The Watery World of Cranberries

Oct 12, 2011 | 3 comments

The Colors of Harvest

      It’s harvest time!  I don’t even need to go near a bog to know that.  It’s rainy.  It’s cold.  It’s October.  And the cranberries have looked red and ready for several weeks – at least to me.
     Yesterday on our way to Astoria, we stopped by the CranMac bogs just to watch.  It took me back to my teaching days when our traditional fall field trip was all about cranberries.  Once I was standing with twenty or twenty-five first/second/third graders, right about where we were yesterday, and one kid’s hat blew off, right into the flooded bog.  Instantly, the wind caught it just right and it went sailing off out of reach.
     Before that hat even hit the water, the kid was drenched – it was that stormy!  But, in the delightful way of kids, he was much more interested in what a good sailboat his hat made than he was concerned about the rain pelting his head.  I remember, too, that he was amazed when  the hat was returned to him at Ocean Park School.  He thought it was gone forever.
     By contrast, Nyel and I watched the yesterday’s activity from the comfort of our warm, dry car.  Two huge machines were slowly making their way across the bog ‘beating the bushes,’ so to speak.  As the loosened cranberries floated to the surface, they created bright patterns that shifted with each nudge of the equipment and with each gust of wind.  It was mesmerizing.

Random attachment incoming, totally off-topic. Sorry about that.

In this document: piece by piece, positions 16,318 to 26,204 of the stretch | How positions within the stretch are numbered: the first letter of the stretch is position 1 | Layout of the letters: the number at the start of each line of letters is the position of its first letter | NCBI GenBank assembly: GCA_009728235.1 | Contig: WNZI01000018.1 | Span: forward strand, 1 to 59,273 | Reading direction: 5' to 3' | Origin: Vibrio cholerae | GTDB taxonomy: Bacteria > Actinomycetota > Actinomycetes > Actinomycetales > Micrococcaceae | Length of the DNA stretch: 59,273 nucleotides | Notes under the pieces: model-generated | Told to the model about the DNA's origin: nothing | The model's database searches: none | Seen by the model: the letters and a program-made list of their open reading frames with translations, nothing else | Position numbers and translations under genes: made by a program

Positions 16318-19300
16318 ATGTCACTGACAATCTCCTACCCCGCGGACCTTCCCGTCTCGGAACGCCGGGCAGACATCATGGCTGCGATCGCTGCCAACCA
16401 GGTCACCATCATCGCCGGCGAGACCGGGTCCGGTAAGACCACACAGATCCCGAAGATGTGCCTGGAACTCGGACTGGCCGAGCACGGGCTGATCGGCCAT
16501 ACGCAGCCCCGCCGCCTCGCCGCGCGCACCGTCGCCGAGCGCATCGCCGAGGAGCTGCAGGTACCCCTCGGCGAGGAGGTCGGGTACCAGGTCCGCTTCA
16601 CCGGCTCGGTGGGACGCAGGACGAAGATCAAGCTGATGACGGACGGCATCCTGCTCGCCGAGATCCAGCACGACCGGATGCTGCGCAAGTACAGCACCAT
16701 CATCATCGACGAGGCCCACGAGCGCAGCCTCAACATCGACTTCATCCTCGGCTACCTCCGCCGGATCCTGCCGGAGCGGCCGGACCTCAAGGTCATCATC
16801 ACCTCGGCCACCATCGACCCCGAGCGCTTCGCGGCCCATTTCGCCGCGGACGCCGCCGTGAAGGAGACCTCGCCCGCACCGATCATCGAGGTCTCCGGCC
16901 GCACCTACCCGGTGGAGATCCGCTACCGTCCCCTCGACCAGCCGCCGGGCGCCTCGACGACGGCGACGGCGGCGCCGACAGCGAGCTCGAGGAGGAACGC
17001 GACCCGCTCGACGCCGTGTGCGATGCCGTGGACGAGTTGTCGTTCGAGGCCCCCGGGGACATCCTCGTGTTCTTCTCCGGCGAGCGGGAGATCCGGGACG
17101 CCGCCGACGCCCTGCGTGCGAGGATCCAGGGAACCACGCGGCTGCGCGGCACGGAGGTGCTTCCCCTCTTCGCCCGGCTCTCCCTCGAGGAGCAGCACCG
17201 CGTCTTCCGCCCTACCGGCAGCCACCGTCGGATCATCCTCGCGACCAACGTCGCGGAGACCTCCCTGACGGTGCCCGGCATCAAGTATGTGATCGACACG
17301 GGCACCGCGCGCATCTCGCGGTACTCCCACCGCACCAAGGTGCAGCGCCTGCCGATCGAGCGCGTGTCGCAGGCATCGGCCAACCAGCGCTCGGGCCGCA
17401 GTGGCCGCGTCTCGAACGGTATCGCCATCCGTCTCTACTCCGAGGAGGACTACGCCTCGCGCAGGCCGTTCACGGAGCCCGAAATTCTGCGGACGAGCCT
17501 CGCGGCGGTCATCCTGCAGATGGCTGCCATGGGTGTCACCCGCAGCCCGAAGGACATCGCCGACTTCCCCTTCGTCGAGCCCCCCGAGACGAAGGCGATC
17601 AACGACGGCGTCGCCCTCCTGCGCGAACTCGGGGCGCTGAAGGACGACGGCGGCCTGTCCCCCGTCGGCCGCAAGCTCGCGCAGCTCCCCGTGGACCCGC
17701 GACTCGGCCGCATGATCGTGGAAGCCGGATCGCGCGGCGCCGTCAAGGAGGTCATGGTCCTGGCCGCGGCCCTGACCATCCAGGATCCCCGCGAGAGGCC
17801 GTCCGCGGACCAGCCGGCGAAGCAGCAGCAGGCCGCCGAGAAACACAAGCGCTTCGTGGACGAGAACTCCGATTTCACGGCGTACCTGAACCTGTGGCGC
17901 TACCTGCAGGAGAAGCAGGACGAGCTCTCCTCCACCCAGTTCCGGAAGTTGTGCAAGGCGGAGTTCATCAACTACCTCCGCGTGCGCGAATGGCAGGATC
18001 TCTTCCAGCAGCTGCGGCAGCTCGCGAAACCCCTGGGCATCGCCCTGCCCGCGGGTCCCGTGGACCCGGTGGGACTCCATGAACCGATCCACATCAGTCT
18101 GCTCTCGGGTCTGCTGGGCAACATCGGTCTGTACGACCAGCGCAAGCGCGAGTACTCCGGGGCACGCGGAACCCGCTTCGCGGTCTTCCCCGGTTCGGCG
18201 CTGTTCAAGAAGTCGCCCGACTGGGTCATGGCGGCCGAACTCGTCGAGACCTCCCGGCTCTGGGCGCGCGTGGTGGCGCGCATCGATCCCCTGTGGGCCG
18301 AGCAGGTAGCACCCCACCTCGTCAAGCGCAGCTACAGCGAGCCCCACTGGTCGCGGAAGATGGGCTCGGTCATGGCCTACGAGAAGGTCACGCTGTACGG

In my imagination, the operators of those machines were bog owners Ardell and Malcolm McPhail, but we couldn’t really tell.  The harvest uniform – slickers and sou’westers and hip boots – tend to disguise the workers.  Whoever they were, they worked in perfect tandem without need to communicate over the noise of their machinery.  They made it look easy – even enjoyable.
     Now that’s a trick – making hard work look like fun.  And, there’s no doubt in my mind that it makes the cranberry juice taste even better!


  1. Ann

    Thank you for sharing this. I have never seen a cranberry harvest and have been curious about the process.

  2. Steve Wright

    You reminded me of being at my Aunts house and playiny in the field bordering Cranguyma, and picking up Peacock feathers. Good times! Thank you, Sydney.

  3. Ardell

    Yes, it was us on the beaters! We use the beater reels to knock the cranberries from the vines, which then float and wait to be gathered and loaded in a truck. The cranberry vines are “trained” after the first year’s growth by running a beater lightly in a clockwise manner. From then on they are like the nap of fabric. The machine must always go “with” the vines when harvesting. It will ruff them up if it goes against the nap.
    The weather was strange that day. One minute it was sun shining, the next a big black cloud would open up on us.
    Nice picture!


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